Saturday, December 20, 2014

White Paint App Tricks

This is the first of many tutorials I want to get posted. I'll do more video tutorials as well but that'll have to be in the new year. For now let's tackle an issue I see many people mention: dealing with white paint.

Now there are many ways to deal with this, the most simple is to use a primer coat and then carefully spray the paint on with an airbrush. But what about details? Or smaller toys you want to hand brush? Well I'd like to share two easy ways to deal with this.

1: Properly Mixed Colors
When I need to paint stark white I don't use straight white paints. I use a mix of these two guys:

4 parts Gloss White to 1 part Flat Aluminum. Both Tamiya brand acrylics. This mix gives the white a very slightly pearlescent look so that it has a nice luster while giving it just enough of a viscous body to adhere and spread evenly. This is of course after both have been thinned properly. Always remember that thinning your paints is a must for an even coat.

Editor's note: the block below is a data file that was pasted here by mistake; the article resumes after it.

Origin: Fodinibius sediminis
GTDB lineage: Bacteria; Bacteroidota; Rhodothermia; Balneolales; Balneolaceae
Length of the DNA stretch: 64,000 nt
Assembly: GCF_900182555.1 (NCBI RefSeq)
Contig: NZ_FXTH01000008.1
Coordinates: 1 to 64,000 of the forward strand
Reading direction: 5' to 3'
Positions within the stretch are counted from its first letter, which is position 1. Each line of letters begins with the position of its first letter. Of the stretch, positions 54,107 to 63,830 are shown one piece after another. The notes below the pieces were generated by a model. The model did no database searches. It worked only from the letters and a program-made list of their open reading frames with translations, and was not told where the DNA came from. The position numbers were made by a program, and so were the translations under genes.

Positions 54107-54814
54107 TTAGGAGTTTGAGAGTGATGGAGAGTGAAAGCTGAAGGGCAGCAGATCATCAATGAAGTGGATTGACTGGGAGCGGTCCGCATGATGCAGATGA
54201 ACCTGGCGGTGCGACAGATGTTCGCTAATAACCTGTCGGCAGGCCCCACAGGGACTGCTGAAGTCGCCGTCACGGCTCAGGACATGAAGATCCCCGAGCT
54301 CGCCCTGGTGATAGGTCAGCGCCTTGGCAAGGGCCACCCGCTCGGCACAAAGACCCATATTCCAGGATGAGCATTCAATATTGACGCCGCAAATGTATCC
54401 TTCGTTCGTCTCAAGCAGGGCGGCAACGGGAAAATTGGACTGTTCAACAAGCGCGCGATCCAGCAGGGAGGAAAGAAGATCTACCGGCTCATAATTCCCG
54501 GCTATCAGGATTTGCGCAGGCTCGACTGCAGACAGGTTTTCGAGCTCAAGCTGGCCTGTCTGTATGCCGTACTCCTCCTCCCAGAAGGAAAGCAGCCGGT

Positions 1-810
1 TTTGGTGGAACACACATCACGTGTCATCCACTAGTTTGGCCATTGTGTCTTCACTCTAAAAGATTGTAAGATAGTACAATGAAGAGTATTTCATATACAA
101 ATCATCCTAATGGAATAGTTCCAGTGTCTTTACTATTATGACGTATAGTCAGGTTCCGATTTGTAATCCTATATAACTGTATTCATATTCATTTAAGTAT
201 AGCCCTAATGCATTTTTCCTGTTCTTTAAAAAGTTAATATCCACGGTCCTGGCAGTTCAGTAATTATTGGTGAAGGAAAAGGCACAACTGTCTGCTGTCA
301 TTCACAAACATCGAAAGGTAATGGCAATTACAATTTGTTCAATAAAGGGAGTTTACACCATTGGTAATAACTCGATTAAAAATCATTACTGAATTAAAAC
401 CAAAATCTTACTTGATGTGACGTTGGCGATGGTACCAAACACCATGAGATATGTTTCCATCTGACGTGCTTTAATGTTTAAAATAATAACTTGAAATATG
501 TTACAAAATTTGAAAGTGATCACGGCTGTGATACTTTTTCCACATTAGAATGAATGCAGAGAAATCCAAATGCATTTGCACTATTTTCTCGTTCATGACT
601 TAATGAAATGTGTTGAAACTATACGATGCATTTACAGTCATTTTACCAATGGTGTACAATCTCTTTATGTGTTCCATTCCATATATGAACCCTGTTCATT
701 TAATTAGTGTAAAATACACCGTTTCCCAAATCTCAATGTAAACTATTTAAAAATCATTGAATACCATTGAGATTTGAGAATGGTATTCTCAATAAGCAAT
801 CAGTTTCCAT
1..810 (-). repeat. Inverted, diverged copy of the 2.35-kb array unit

By using this blend you'll get a white like the one I used on this guy:

2: Sometimes White Isn't The Answer

Now let's take a look at this guy:

Notice the difference between the gloves and his hat/shirt? Yeah, he's not white but a very very light gray. This is an example of working with subtleties instead of extremes. Using that light gray adds more depth and allows you to keep a screen accurate look as the gloves and shrt are indeed different colors in the game itself.
Now when I saw work with subtleties I'll have you know I rarely use stark black on my customs. It's almost always a very dark gray. it allows for, again, more depth and let's you differentiate between colors and shadows.

With that in mind I think our next lesson will be about panel lines and why you should never use black washes. Never ever.


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